Bradley Cooper’s Thing for Lady Gaga’s Nose in ‘A Star Is Born’ Is More Creepy Than Cute
When Bradley Cooper first touches Lady Gaga’s nose in ‘A Star Is Born,’ it’s meant to be a meet-cute. But it’s really the salvo in getting her character dependent on his approval.
I took my big nose to see A Star Is Born, Bradley Cooper’s directorial debut and Lady Gaga's coming-out party/film debut. As The Daily Beast’s Kevin Fallon wrote in his review, it’s everything you’d want it to be.
It’s splashy: As Ally, Gaga belts the film’s theme song, “Shallow,” through her nasal cavity, destining it for high school recital glory.
It’s serious: Cooper, as Jackson, mumbles through his beard, complaining about pop music like Waylon Jennings at an unlimited lunch buffet.
It’s star-studded: Dave Chappelle, Halsey, Alec Baldwin, and Sam Elliott all make appearances. (Even the dog the couple adopts together—played by Charlie, Cooper’s real-life pooch—acts his tail off.)
But there’s one supporting actor that A Star Is Born fails: Lady Gaga’s nose. The genre-crossing film—drama, romance, remake, concert documentary—can also be described as two and a half hours of schnoz porn.
Gaga and Cooper bump noses on the film’s poster. Unlike past onscreen couples, the pair doesn’t dance onstage cheek to cheek, but snout to snout. Cooper, who directed the film, has a penchant for close-ups that direct eyes straight toward Gaga’s... you guessed it.
One particularly egregious moment of objectification comes just moments after Jackson has met Ally. She’s a waitress and part-time lounge singer whose aquiline nose has kept her from finding the kind of fame her talent deserves.
When she confesses this to Jackson, he tells her that he “loves” her nose, leeringly drawls about how he’ll be “thinking about it” all night. As she fingers her feature, he reaches over and strokes her nose himself.
The lighting is red; the music is sexy (“Whipping Post” by the Allman Brothers). Ally takes the gesture in, batting her bedroom eyes as a man—a famous one at that—affirms the nose that’s kept her star from rising.
As Rachel Syme wrote in The New York Times, “It’s an arresting moment, in which she seems both receptive and completely assured.” David Fear’s Rolling Stone review marveled at the fact that the film, “[convinces] you [Gaga’s] Roman nose is Public Erogenous Zone No. 1.”
But here’s the thing—it’s not a public park, it’s Ally’s face. Jackson’s tracing of it shows his entitlement knows no bounds. He claims Ally at first sight. While Jackson tells Ally he's going to touch her nose, he doesn't quite ask permission. And he doesn't have to. Ask Trump: When you’re a star, they let you do it.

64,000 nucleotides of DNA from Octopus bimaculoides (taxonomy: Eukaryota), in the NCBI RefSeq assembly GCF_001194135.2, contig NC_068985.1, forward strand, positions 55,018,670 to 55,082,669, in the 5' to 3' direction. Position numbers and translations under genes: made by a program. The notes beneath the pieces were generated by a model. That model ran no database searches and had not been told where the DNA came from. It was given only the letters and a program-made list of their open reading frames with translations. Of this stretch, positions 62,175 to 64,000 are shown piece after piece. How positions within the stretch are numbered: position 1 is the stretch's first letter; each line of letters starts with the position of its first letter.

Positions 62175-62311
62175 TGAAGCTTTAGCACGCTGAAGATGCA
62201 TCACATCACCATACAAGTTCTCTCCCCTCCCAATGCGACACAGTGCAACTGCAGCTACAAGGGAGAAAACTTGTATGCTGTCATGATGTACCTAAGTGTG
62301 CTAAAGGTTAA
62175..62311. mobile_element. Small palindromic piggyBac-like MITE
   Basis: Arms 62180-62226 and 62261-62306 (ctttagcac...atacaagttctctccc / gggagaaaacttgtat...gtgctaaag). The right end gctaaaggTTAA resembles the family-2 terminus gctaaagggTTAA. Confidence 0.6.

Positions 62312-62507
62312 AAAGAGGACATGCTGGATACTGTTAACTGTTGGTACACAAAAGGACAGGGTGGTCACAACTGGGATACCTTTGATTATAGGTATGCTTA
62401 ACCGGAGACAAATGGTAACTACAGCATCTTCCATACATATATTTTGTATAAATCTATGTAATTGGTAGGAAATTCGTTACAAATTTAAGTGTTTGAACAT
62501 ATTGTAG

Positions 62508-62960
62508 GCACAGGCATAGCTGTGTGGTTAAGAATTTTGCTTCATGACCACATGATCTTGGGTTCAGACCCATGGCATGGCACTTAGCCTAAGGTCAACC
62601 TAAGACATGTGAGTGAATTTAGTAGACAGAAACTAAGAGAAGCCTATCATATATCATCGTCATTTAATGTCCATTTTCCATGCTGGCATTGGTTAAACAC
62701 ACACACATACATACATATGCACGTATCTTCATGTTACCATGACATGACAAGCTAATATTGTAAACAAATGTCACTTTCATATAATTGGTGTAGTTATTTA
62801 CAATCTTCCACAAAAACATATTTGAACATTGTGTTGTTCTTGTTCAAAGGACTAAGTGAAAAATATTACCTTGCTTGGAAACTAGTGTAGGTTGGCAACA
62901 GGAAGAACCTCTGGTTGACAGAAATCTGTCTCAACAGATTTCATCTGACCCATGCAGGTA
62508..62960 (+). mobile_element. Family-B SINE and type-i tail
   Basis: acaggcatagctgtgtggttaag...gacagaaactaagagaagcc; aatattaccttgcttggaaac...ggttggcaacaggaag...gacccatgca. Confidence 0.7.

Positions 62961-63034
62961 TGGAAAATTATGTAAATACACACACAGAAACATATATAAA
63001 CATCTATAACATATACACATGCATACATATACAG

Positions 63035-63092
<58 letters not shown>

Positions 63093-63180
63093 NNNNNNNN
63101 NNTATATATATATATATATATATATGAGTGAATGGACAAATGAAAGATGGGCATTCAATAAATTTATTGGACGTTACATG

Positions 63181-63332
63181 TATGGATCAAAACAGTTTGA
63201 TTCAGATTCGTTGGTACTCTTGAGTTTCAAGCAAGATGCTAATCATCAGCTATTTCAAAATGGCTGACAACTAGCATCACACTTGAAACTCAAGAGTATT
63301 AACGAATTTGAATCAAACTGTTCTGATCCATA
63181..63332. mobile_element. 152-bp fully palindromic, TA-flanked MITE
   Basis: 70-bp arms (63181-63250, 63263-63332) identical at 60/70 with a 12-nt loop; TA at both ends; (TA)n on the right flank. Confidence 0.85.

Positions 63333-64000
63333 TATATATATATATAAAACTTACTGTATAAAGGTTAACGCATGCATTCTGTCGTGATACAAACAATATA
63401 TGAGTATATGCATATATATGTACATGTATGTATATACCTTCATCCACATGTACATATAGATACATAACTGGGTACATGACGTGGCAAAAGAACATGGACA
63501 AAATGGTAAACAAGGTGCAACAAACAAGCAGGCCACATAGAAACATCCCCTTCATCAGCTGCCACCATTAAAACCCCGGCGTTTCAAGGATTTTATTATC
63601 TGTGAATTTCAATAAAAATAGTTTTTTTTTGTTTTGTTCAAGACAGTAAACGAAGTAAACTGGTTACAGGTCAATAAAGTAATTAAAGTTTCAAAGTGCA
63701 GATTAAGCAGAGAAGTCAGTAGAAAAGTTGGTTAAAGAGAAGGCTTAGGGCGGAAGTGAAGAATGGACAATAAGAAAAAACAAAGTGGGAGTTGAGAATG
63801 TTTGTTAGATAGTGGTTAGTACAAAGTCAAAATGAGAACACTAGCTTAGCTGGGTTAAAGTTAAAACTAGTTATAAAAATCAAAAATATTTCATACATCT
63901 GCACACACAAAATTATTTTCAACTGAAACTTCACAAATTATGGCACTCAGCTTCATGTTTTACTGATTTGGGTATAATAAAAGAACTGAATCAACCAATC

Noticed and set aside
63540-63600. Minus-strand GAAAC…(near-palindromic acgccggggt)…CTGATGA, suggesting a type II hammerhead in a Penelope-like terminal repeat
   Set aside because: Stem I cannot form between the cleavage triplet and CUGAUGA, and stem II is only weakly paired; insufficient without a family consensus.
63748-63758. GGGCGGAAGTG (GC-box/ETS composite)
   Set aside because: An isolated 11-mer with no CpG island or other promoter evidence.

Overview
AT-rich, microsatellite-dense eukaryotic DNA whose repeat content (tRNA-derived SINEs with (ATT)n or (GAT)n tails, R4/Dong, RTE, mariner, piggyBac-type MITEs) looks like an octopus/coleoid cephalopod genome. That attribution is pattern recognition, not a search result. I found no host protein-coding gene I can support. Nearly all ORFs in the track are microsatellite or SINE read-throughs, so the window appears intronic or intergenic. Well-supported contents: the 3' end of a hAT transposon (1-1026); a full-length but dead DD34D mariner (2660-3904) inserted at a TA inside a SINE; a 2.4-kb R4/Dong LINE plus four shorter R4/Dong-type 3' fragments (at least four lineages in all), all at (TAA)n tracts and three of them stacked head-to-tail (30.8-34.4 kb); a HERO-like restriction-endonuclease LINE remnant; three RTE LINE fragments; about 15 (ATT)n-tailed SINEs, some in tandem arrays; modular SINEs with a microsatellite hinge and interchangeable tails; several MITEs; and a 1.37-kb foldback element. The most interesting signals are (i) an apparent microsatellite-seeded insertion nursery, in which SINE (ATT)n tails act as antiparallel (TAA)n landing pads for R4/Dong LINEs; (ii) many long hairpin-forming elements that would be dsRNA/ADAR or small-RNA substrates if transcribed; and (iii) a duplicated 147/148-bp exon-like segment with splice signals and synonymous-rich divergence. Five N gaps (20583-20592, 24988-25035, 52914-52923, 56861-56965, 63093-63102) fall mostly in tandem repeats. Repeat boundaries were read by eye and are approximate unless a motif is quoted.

Jackson fawns over Ally’s biggest insecurity. Any woman who has sat through a date with a man going on about how much he loves her big nose, curvy hips, or prominent lisp might see through his attempt at grooming her.
Ally, unfortunately, does not. It’s obvious she’s insecure, and she eagerly gobbles up the crumbs of attention Jackson leaves for her. So what if this man is a vitriolic drunk who passes out mid-makeout? He’s made it clear: The world may call her ugly, but she’s beautiful to him. Leave him, and say goodbye to the validation.
I can not “HW-AH-AH-AH” with abandon, like Ally does in one raucous concert scene. But save for the whole talent thing, she and my younger self weren’t too different. Ally, like me, and so many mousey girls before us, keeps a copy of Carole King’s Tapestry over her bed. I remember the song “Beautiful” racking up plays in my iTunes library, it’s message cemented in my teenage consciousness: if you smile more, boys will like you.
Even as Jackson becomes seismically undateable—going on benders, criticizing her music, embarrassing both of them onstage as Ally wins a Grammy—she, in great country tradition, stands by her man.
Midway through the film, during a pivotal fight scene, Jackson calls Ally “fucking ugly.” (While she’s naked, no less!) This one line suggests that Jackson has been manipulating Ally the whole time. It’s the path of least resistance to really hurting her. He knows calling her ugly and threatening to take his attention away will terrify her, because he set up their relationship to hinge on his approval.
This pattern of abuse all started with that damn nose stroke, and Cooper, the film’s director/chief schnoz-toucher, packages it as a meet-cute. It’s not. It’s part of a strategic negging that renders Ally emotionally dependent on Jackson’s approval.
A Star Is Born was filmed in the spring of 2017, before #MeToo, and it shows. If it were shot today, as the movement’s simmer has reached a rage-filled boiling point, the script might not have called for Jackson’s nose caress. Or, if it did, perhaps Ally’s nose could have delivered a little electric shock in response. Anything that says: “My schnoz, hands off.”